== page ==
Gardening jobs, October 30 2021

Mulberries! Finally!

We spent almost eight hours in the garden today, building trellises for the fruit trees in Pie Corner. That is to say, my husband was building the trellises, while I did other stuff.

Firstly, I cleaned out the chook shed (boring but necessary), and collected seven (!!) eggs.

Then I mulched the entire back garden, which is a big job. However, it is definitely reaching the warmer part of the year, and mulching is a necessary task. It saves water and keeps weeds down. Over time, it breaks down and builds soil structure, and it stops the soil becoming hydrophobic, which can be a big problem in Australian soils. I use chopped sugar cane mulch, which is a sustainable by-product of the sugar cane industry. It’s cheaper than lucerne, and lighter, so it lets the water through. I have used it for years, and I think it does a great job. Some people prefer lucerne or pea straw, but I have compared both and I personally don’t think there is much of a difference except price.

Mulching a garden the size of ours takes quite a long time. I took little breaks to pick a kilo of rhubarb, a big bunch of silverbeet, and pull out most of the older plants to feed the chooks (much to their delight, it’s their favourite), weed the opportunistic weeds that came up after this week’s rain, and pick flowers for the house. Mulching is quite boring, so doing these jobs helped keep me going. I also had to water it in, so it doesn’t blow away and undo all my hard work.

Building trellises and espaliering fruit trees

This is how our old trellises looked:

Old trellis

They were ‘built’ from star droppers and wire, and were not large enough for the apple trees. The wire was casually looped around the star droppers, and could not be tightened, which meant that the wire sagged as the tree grew and the weight pulled on the wire. Also, the whole set up looked ugly. A dodge job all round.

New trellises with espaliered dwarf apple trees

This is the new set up, with newly espaliered apple trees. Some of the undergrowth you can see there are berry plants that are yet to be trained up a new trellis. Once they are moved onto a new trellis all of their own, it will look neater and nicer. Also, btw, expecting a bumper berry crop this year. The plants are covered in blossoms. Very excited about that. My husband loves the boysenberries, which is a pretty sweet reward for all his hard building work.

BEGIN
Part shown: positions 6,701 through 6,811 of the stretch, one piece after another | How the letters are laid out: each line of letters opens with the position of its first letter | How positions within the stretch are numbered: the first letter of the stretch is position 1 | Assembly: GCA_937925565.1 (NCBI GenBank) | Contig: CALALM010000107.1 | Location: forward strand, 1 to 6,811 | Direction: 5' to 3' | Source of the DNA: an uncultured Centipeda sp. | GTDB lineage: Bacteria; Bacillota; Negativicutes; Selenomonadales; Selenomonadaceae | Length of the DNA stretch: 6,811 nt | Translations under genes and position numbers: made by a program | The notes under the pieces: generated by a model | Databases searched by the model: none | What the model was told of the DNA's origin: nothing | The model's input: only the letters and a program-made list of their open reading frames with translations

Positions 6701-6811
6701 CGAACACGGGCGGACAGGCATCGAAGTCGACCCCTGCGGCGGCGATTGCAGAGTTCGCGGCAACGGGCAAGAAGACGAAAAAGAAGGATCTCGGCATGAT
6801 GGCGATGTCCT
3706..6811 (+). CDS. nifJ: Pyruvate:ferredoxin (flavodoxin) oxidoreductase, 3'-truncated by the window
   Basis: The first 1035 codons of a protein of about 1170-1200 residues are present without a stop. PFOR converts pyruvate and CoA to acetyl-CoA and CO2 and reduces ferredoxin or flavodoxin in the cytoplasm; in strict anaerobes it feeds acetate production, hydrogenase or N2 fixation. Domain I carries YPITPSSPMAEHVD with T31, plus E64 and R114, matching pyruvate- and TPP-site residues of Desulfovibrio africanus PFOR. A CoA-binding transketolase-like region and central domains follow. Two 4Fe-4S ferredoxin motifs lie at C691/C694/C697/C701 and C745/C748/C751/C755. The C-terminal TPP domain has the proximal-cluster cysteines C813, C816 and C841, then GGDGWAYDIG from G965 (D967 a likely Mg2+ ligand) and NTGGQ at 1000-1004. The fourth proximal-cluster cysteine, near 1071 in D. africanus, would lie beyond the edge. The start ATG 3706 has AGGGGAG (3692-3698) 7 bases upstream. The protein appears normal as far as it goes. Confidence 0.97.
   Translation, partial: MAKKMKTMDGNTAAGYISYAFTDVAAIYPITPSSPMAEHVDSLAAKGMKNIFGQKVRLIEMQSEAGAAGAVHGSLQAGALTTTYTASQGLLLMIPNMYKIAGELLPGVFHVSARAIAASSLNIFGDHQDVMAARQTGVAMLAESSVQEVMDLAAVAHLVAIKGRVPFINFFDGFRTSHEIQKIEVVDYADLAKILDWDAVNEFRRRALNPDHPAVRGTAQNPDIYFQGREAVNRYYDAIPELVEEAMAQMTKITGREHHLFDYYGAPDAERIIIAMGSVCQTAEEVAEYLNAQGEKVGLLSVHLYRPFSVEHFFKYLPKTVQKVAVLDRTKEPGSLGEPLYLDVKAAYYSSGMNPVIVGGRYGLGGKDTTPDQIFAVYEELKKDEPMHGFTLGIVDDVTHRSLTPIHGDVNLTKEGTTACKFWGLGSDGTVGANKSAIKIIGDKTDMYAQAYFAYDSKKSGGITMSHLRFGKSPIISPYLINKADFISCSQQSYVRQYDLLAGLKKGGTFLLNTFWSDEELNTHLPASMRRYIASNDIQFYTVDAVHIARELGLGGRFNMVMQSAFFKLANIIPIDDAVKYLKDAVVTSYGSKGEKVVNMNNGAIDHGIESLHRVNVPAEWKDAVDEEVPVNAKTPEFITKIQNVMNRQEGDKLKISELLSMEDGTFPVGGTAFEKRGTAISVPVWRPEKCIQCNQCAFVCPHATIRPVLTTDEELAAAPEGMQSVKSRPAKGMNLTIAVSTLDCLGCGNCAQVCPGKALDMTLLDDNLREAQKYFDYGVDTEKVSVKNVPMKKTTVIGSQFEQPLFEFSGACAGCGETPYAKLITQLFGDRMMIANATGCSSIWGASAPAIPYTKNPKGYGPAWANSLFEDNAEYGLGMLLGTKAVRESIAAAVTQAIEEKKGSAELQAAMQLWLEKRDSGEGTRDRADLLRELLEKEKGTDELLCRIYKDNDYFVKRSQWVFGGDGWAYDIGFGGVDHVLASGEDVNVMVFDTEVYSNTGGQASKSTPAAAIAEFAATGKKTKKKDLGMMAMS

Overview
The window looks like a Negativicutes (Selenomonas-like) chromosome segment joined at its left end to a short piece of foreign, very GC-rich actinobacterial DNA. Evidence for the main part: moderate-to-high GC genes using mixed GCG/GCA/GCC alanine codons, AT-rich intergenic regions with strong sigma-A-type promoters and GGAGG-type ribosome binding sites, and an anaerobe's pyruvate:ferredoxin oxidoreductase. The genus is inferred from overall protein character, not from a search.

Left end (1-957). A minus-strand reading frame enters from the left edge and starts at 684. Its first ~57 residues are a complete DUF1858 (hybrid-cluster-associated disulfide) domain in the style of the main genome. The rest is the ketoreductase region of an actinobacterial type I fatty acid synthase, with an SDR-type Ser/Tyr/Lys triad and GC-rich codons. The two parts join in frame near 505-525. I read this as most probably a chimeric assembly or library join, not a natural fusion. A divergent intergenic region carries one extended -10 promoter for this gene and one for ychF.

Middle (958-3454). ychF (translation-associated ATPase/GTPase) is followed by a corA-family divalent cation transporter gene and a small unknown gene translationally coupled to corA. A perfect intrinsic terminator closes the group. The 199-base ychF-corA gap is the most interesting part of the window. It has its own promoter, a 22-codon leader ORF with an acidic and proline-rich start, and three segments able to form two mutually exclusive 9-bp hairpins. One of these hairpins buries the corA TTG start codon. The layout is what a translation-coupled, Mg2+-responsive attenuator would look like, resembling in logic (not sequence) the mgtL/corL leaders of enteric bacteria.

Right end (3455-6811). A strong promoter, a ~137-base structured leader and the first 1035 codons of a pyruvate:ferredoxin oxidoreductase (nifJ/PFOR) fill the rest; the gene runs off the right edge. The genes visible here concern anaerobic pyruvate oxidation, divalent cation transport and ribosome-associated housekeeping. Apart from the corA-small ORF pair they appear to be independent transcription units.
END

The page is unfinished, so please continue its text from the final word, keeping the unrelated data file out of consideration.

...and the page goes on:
Espalier dwarf apple tree

The trellis has been built with wooden poles, strong wire rope, and turnbuckles to enable us to tighten the wire if it sags. We chose to use wood for the supports rather than metal, but you could use steel poles. We prefer wood for the aesthetic, and because it is much cheaper. We are building five large trellises across our garden, and need thirteen tall poles, so cost is an important consideration.

In addition to the three trellises in Pie Corner, we are building a large trellis along the back garden fence to support three passionfruit plants, green beans, cucumbers, and a pepino, and a trellis for our three year old grapevine. I want to use as much of my vertical space as possible.

The espaliering is probably not textbook, but as Homer Simpson says, it’s my first day. I’ll keep shaping and training them and soon, hopefully, they’ll look like some textbook French potager effort. Or at least, ok. Whatever, we’re getting apples, so it’s all good.

We’re also getting grapes on our grapevine for the first time. I’m very chuffed about that. I will guard these little baby grapes with my life. Or at least some kind of netting.

Hello, little baby grapelings

The rest of the day, I potted up more petunias and a new Chinese Jasmine I bought on a whim, and cleaned up the patio because we have guests visiting tomorrow. Our yard continues to look like a construction site as we always seem to be building something, but at least the patio is as tidy as it can be, and the house has lovely fresh flowers. I do hope the construction site is cleared away before Christmas though…is exactly what I said last year!